| My Endo History |
| AddisonsDiabetes Forum
makes controlling diabetes much more challenging. Before
I had Addisons, I was able to have good control over my diabetes with
injection therapy (3 shots/day), diet, and exercise. When my
adrenal gland began to fail, my sugars started to drop
significantly. I started to have frequent and severe hypoglycemic
reactions even after lowering my insulin dosage by 40%. After the Addisons was diagnosed and I started taking hydrocortisone, my health
improved dramatically. I regained my normal energy and weight. My blood sugar control was another story. I
started to have highly variable sugars. Before I had Addisons, I
would rarely have a blood sugar in the 300's and now it was a frequent
event. The frequency and severity of low blood sugars also
In the face of this degradation in control, several changes to my
diabetes therapy were made. These included carbohydrate counting, going
from 3 to 4 shots per day, a higher number of blood sugar tests, and switching from NPH to ultralente
insulin. All of these changes improved my control only
marginally. The real breakthrough came when I started using an
insulin pump. The major shortcoming of injection therapy is long
acting insulin. Long acting insulin has inconsistent absorption
rates which make its action unpredictable. My body
could handle this inconsistency before Addisons but, certainly not
after. Only fast acting insulin is used with the insulin pump
which has a more consistent performance. Insulin delivery can be
customized based on time and amount with the pump to suit individual
needs. My sugars improved significantly after getting on the pump
and most importantly, the number of low blood sugars was reduced
Since initially writing this section, two new long acting
insulins have been released, Lantus
and Levemir, which are big improvements over the older long acting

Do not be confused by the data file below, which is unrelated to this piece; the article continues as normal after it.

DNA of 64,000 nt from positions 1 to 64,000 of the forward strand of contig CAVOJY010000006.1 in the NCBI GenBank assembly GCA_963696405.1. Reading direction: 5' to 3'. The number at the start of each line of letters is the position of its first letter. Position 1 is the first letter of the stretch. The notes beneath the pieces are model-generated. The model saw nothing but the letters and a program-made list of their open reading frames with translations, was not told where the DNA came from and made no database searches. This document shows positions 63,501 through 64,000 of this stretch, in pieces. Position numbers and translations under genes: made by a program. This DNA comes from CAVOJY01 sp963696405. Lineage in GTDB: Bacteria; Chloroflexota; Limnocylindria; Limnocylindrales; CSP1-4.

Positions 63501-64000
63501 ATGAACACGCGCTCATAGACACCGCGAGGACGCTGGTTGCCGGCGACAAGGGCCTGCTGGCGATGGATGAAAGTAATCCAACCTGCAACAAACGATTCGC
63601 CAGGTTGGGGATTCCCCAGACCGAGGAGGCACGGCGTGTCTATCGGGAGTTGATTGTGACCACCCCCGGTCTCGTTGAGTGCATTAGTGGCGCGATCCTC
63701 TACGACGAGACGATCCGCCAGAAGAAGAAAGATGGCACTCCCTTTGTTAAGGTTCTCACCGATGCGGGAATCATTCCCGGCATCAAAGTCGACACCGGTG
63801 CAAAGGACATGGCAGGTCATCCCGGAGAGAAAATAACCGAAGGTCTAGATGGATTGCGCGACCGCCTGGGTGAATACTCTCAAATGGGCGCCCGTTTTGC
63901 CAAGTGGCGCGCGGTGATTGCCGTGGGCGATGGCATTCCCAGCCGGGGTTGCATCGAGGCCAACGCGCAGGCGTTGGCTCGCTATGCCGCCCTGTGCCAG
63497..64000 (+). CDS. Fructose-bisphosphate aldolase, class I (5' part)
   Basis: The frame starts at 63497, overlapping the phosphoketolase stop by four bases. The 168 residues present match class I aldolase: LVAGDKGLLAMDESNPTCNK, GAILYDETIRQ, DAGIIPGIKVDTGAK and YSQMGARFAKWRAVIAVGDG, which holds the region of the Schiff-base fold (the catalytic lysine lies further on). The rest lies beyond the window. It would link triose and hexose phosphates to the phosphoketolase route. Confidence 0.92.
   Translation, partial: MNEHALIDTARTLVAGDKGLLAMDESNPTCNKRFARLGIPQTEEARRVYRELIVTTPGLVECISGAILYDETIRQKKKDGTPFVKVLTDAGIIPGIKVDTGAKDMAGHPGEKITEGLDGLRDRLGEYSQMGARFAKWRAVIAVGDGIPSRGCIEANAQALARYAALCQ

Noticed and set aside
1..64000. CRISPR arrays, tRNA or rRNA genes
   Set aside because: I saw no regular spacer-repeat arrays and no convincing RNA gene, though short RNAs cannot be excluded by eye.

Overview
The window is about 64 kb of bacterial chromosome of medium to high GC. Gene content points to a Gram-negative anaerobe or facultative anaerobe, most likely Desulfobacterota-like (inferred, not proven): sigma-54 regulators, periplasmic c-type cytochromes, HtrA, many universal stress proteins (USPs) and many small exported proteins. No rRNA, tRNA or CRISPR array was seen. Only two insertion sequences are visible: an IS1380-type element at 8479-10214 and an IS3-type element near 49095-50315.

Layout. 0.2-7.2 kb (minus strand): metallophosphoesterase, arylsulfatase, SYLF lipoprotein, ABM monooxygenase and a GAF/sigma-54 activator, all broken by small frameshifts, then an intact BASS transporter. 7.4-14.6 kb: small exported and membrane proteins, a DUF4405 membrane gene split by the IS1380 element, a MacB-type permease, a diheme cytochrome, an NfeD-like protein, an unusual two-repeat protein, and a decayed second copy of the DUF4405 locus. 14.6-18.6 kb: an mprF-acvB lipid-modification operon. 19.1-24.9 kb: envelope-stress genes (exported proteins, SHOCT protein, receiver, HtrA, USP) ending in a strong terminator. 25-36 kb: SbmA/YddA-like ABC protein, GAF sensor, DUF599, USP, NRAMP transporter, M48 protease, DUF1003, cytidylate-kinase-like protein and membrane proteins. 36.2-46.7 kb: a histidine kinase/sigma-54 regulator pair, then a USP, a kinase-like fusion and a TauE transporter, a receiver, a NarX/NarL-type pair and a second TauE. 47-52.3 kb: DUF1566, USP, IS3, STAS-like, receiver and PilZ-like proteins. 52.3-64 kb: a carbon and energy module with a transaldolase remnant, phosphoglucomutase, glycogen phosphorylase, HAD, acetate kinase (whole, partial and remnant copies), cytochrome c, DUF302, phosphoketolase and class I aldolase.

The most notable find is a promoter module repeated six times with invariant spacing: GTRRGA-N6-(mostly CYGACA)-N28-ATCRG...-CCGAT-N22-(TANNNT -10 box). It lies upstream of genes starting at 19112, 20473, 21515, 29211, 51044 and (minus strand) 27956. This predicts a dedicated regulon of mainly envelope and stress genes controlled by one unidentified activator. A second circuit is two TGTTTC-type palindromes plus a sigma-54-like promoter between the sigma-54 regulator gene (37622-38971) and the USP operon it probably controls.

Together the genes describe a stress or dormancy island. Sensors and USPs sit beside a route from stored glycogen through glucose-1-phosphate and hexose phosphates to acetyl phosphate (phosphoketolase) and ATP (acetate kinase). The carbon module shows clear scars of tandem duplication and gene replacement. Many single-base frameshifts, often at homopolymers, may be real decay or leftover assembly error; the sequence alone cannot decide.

insulins like NPH and ultralente. Lantus is widely available worldwide.
Levemir is available in European Union countries and release in other
countries will follow. I've heard from several people with Addisons and
diabetes who reported significant improvement in their sugars after
switching to Lantus from older long acting insulins.
The other thing that was done to improve control was to reduce
of hydrocortisone from 25 to 20 mg per day. This reduction in dosage
reduced the variance in my sugars, had no effect on my energy
level, and had no impact on my Addisons related lab tests. You have to
be careful not to reduce the dose too low as the risk of low blood
sugars will increase. Take the minimum amount of glucocorticoid that
maintains your well being and alleviates your Addison's symptoms.
The last bit
of advice I have is to find yourself a good endocrinologist. You
need one who is knowledgeable about diabetes and Addisons and stays
current on these conditions.
In summary, to improve control of your diabetes impacted by the effects
Refine your diabetes therapy: tighter dietary control (carbohydrate
counting), test often, consider insulin pump therapy, exercise. If you aren't a good pump therapy
candidate, consider the newer long acting insulins Lantus and
- Minimize your glucocorticoid dosage (hydrocortisone/prednisone).
Take the minimum amount that maintains your well being and
alleviates your Addison's symptoms.
- Get a good endocrinologist.